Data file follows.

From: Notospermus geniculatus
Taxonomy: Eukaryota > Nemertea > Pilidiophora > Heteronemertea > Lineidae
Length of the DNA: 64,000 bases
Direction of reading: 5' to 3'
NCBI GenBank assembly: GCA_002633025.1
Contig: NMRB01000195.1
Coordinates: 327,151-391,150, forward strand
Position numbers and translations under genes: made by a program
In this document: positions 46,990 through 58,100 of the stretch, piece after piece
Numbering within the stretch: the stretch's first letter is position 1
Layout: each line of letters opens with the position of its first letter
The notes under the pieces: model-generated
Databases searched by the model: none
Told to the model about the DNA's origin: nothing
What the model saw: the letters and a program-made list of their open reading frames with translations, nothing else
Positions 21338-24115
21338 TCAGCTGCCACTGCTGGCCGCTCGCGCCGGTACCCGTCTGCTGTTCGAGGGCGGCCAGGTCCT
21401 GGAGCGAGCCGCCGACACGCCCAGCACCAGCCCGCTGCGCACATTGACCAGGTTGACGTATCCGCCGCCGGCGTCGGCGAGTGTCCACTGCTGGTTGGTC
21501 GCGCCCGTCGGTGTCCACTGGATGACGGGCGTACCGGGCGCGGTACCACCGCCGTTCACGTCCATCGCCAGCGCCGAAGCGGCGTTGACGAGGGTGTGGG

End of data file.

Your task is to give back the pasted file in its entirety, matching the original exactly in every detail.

From: Notospermus geniculatus
Taxonomy: Eukaryota > Nemertea > Pilidiophora > Heteronemertea > Lineidae
Length of the DNA: 64,000 bases
Direction of reading: 5' to 3'
NCBI GenBank assembly: GCA_002633025.1
Contig: NMRB01000195.1
Coordinates: 327,151-391,150, forward strand
Position numbers and translations under genes: made by a program
In this document: positions 46,990 through 58,100 of the stretch, piece after piece
Numbering within the stretch: the stretch's first letter is position 1
Layout: each line of letters opens with the position of its first letter
The notes under the pieces: model-generated
Databases searched by the model: none
Told to the model about the DNA's origin: nothing
What the model saw: the letters and a program-made list of their open reading frames with translations, nothing else
Positions 21338-24115
21338 TCAGCTGCCACTGCTGGCCGCTCGCGCCGGTACCCGTCTGCTGTTCGAGGGCGGCCAGGTCCT
21401 GGAGCGAGCCGCCGACACGCCCAGCACCAGCCCGCTGCGCACATTGACCAGGTTGACGTATCCGCCGCCGGCGTCGGCGAGTGTCCACTGCTGGTTGGTC
21501 GCGCCCGTCGGTGTCCACTGGATGACGGGCGTACCGGGCGCGGTACCACCGCCGTTCACGTCCATCGCCAGCGCCGAAGCGGCGTTGACGAGGGTGTGGG